1. Horror tales, American. 2. Children's stories, American, [1. Horror stories. 2. Short stories.] I. Title.

PZ7.C8344Ocp 2008

[Fic]—dc22 2007050298

ISBN 978-0-15-205808-1

 

eISBN 978-0-547-54295-9
v1.0315

 

 

 

 

For Joan and Edward Ormondroyd

In Our Own Hands

JULY 22

I am so totally freaked out.

Of course, that is probably true for everyone on the planet.

How could we not be, after what happened this morning?

I was sitting at the kitchen table, sparring with my mother over how much sugar I could put on my breakfast cereal—which is kind of silly for a guy home from college—when it started. The telescreen on the wall made an odd sound. I looked up—and forgot all about the sugar.

The meat puppet who usually reads the morning news had been replaced by a woman who had scaly blue skin and close-cropped green hair. Her ears were much too small for her head, her eyes much too big. Despite all that, she was beautiful, in a weird kind of way.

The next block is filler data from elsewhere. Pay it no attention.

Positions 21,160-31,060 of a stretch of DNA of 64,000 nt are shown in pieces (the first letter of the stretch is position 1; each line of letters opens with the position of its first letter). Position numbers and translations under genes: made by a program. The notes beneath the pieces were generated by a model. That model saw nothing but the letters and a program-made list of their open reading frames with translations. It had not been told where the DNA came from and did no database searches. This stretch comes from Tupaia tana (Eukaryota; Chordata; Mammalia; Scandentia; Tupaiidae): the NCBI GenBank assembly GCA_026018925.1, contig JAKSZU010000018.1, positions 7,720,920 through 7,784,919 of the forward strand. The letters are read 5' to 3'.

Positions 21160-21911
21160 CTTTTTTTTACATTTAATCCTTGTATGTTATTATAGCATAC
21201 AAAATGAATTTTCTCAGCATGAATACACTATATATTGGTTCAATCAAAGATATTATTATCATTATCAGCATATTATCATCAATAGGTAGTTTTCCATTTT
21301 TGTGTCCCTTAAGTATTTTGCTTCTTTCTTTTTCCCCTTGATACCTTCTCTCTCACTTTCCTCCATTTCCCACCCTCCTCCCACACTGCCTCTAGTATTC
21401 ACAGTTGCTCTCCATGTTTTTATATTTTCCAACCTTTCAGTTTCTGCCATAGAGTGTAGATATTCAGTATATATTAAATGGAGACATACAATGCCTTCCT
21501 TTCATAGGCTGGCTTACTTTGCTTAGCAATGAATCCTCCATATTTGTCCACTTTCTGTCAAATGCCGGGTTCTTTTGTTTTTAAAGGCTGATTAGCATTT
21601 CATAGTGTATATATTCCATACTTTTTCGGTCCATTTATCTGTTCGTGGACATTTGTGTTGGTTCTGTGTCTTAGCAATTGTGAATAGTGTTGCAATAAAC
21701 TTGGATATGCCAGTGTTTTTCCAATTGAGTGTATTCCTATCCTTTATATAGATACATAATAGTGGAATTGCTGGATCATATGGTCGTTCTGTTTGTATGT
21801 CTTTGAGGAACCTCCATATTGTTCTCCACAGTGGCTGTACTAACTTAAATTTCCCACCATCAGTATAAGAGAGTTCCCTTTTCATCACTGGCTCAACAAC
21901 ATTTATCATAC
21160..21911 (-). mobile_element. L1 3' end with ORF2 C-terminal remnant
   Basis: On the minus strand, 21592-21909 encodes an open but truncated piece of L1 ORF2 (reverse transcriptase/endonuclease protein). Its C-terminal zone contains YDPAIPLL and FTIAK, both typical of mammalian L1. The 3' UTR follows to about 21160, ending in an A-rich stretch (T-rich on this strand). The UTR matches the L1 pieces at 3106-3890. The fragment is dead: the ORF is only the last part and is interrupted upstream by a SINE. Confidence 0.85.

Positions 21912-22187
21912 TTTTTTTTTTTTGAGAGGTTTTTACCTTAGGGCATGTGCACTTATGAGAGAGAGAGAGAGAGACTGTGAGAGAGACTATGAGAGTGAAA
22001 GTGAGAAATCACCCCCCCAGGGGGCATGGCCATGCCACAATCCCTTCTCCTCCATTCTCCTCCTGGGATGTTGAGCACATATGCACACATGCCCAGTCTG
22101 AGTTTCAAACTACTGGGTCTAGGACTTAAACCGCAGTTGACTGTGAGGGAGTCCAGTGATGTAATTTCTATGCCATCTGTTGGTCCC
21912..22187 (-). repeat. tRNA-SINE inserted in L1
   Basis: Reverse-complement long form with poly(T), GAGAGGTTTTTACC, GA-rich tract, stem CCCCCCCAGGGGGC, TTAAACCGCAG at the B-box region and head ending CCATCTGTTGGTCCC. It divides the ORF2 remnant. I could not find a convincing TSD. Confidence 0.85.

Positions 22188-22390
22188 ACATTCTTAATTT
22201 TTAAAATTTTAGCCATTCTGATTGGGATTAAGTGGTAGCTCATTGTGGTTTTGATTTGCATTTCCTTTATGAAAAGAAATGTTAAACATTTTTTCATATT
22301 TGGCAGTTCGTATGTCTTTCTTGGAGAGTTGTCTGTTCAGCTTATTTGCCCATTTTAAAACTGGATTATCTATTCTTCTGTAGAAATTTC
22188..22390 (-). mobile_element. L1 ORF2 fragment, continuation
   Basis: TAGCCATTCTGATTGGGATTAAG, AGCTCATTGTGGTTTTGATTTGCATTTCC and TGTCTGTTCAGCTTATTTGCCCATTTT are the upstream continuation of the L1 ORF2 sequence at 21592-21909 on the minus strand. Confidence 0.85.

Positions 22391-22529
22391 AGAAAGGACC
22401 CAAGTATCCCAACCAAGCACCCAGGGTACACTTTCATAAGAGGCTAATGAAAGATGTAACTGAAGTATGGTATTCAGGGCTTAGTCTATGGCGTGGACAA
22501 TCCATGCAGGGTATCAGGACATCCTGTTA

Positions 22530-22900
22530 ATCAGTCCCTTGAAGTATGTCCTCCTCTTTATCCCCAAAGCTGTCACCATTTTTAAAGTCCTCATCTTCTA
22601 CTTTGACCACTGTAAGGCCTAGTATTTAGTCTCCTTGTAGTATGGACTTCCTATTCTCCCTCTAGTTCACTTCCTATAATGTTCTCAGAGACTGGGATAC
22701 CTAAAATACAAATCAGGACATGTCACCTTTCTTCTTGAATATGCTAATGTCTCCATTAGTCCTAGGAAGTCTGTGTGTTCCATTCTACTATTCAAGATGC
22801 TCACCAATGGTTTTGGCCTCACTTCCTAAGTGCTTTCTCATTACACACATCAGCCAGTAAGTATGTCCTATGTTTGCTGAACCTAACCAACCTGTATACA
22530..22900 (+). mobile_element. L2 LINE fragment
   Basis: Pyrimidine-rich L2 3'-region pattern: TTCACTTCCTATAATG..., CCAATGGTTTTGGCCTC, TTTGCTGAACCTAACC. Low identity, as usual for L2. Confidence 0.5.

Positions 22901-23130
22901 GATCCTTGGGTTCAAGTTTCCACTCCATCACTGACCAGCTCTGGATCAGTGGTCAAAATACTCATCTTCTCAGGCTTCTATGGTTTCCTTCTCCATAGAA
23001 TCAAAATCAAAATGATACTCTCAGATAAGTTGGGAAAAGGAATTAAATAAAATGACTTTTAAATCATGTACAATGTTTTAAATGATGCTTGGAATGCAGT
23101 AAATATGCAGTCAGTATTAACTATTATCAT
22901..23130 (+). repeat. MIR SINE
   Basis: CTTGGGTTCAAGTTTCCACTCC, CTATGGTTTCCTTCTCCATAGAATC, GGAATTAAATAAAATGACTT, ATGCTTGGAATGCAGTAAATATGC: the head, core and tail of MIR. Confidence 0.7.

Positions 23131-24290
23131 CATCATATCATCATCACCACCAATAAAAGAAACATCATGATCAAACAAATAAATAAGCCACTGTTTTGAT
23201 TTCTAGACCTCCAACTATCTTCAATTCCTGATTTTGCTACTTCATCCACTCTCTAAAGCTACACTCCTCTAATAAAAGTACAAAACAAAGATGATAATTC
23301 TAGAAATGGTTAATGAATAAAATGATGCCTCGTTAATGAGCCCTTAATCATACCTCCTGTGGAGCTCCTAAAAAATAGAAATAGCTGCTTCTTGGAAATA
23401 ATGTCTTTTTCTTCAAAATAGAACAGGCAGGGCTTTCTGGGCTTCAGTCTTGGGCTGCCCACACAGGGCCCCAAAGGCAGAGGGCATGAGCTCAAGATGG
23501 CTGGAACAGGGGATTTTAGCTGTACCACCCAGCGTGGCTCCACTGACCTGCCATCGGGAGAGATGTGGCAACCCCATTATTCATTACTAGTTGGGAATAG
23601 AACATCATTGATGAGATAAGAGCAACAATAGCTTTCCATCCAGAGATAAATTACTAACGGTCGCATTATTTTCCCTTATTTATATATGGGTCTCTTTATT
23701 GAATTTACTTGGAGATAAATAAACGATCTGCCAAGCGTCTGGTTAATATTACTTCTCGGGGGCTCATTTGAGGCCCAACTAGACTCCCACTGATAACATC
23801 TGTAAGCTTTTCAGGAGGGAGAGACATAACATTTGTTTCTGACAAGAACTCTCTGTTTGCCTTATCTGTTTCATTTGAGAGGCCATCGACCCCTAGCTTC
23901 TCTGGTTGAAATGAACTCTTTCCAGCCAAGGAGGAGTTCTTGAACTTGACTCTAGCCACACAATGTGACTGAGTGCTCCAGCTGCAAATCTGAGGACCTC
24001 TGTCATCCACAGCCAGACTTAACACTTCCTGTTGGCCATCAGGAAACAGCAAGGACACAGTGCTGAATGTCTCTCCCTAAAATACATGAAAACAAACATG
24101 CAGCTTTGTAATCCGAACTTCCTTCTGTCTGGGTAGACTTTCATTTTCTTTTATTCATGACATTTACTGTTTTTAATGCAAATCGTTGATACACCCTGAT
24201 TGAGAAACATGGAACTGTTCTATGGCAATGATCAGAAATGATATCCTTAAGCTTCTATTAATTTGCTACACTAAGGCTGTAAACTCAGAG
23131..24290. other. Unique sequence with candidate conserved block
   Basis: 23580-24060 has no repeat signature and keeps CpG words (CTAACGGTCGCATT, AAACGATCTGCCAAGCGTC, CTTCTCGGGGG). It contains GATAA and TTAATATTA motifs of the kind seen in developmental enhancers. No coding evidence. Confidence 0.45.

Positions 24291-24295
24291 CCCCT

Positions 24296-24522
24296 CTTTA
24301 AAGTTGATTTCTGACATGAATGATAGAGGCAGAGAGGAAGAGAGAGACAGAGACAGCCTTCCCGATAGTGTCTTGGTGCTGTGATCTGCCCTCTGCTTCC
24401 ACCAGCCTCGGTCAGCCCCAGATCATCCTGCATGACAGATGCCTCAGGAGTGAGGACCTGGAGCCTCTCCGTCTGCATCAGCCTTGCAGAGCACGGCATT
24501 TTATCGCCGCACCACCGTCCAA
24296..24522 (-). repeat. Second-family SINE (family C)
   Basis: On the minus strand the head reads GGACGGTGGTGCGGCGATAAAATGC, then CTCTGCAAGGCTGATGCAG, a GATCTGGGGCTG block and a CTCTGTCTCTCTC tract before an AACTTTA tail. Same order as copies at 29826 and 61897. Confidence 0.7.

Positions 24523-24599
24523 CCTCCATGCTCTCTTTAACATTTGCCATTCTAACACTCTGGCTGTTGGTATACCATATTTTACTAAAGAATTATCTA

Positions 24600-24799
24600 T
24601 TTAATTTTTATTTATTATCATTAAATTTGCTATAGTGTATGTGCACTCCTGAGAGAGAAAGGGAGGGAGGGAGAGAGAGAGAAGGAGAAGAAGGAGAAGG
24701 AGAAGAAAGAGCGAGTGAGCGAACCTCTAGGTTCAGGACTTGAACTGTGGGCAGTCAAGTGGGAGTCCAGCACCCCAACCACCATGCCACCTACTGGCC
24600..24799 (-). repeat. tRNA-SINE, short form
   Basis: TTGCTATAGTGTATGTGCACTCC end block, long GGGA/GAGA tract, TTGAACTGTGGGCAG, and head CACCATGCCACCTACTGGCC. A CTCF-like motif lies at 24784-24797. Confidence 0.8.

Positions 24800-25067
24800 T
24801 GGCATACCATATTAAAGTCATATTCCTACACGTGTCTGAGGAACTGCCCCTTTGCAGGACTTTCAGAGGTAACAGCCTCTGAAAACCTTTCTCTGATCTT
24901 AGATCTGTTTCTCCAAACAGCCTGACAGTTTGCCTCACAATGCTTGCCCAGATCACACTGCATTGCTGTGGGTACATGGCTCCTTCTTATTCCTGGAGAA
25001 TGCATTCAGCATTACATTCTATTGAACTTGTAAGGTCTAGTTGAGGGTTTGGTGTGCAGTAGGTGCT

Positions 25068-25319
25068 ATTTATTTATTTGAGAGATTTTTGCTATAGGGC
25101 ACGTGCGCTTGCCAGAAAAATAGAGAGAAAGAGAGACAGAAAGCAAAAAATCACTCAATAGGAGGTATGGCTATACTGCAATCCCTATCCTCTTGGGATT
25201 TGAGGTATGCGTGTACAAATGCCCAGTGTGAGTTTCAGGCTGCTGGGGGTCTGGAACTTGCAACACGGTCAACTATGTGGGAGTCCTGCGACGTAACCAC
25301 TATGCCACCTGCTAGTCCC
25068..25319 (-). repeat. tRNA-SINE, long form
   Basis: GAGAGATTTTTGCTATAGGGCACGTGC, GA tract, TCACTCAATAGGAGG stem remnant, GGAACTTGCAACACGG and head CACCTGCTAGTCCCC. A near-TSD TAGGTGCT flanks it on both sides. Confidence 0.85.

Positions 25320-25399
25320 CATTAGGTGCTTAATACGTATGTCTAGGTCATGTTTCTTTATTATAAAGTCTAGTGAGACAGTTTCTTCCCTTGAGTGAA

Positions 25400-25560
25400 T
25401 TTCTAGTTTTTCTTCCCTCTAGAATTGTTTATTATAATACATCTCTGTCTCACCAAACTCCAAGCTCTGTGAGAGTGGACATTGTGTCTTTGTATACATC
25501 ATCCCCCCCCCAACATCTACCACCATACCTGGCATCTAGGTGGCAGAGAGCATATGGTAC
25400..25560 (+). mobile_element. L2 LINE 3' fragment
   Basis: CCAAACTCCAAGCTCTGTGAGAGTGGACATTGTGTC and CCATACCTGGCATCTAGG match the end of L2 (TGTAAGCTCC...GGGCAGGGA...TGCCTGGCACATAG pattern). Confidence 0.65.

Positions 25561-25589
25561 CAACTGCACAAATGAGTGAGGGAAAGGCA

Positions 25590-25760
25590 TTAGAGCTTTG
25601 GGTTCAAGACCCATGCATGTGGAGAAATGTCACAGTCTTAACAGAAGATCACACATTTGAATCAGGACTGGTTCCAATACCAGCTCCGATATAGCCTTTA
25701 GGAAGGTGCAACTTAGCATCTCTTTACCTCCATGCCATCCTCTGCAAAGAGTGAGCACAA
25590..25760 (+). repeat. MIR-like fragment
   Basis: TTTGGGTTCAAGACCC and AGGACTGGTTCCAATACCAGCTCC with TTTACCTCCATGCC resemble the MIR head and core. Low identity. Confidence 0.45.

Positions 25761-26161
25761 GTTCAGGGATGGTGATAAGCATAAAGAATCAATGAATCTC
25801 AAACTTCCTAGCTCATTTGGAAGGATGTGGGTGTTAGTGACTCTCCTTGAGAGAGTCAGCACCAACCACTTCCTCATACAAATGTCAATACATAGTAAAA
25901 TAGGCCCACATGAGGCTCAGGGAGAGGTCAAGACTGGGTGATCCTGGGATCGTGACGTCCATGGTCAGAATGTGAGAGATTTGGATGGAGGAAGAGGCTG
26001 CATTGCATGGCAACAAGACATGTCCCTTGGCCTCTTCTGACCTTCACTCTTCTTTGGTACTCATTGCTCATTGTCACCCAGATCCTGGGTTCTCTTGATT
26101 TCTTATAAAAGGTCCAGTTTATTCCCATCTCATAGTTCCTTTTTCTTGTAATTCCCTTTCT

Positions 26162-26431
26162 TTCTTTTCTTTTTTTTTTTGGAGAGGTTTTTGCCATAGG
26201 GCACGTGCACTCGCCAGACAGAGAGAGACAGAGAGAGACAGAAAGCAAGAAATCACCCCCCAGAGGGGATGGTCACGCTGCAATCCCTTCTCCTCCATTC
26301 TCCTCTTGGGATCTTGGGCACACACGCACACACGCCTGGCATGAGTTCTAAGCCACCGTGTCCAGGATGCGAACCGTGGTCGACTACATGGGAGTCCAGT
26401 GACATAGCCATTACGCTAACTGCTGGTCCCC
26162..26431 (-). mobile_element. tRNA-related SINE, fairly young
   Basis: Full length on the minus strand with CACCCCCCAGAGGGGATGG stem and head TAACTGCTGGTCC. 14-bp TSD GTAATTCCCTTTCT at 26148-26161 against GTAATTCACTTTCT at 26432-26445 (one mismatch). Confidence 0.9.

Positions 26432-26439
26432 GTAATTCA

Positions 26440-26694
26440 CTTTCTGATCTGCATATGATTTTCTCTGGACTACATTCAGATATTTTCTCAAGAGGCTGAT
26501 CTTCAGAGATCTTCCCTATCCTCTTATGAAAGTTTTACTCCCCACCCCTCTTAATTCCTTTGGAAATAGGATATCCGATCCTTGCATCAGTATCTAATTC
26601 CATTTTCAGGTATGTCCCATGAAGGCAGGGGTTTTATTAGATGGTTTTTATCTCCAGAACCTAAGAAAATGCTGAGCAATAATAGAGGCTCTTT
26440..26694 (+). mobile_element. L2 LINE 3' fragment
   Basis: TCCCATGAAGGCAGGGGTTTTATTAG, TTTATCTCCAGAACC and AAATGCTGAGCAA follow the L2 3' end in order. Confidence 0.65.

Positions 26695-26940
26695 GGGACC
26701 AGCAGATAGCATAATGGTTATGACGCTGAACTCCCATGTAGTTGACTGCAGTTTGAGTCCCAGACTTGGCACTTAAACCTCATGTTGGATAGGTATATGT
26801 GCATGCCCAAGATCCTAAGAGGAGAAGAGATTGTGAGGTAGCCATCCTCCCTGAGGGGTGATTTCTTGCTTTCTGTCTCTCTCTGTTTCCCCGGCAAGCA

My first reaction was to laugh, because it was kind of cool. I figured some idiot at the station was playing a joke.

“Someone's going to be in big trouble for this,” predicted Mom. “I bet whoever did it gets fired.”

We stared at the screen, waiting for the news to come back on. When nothing happened I picked up the remote. But before I could change the channel the woman said, “Greetings, people of Earth.”

I burst out laughing. Mom shook her head in disgust. “What a stupid joke. Change the channel, Johnny.”

I did.

The woman was still there.

I changed it again, and again, and again.

No matter what channel I turned to—and we get 208 of them—the blue woman was still there. Mom's eyes got wider, and she slid her chair closer to mine. “Johnny! What's going on?”

I shook my head. I had no idea. But a strange feeling—some combination of fear and excitement—was starting to blossom in my stomach.

Finally the blue woman spoke again. “I assume most of you have now realized that this broadcast is on all channels. That is because the message I bring is for all people, and it is important that as many of you as possible hear it. However, what I have come to tell you will not make sense unless you know two things.”

As far as I was concerned, nothing made sense right now.

“First, we are not here to threaten you.”

It was such an odd thing to say that I almost laughed again. But part of me was too scared for that. I wished that Dad was here. But he was gone, a victim of the air-quality crisis that had killed so many people the year I was thirteen.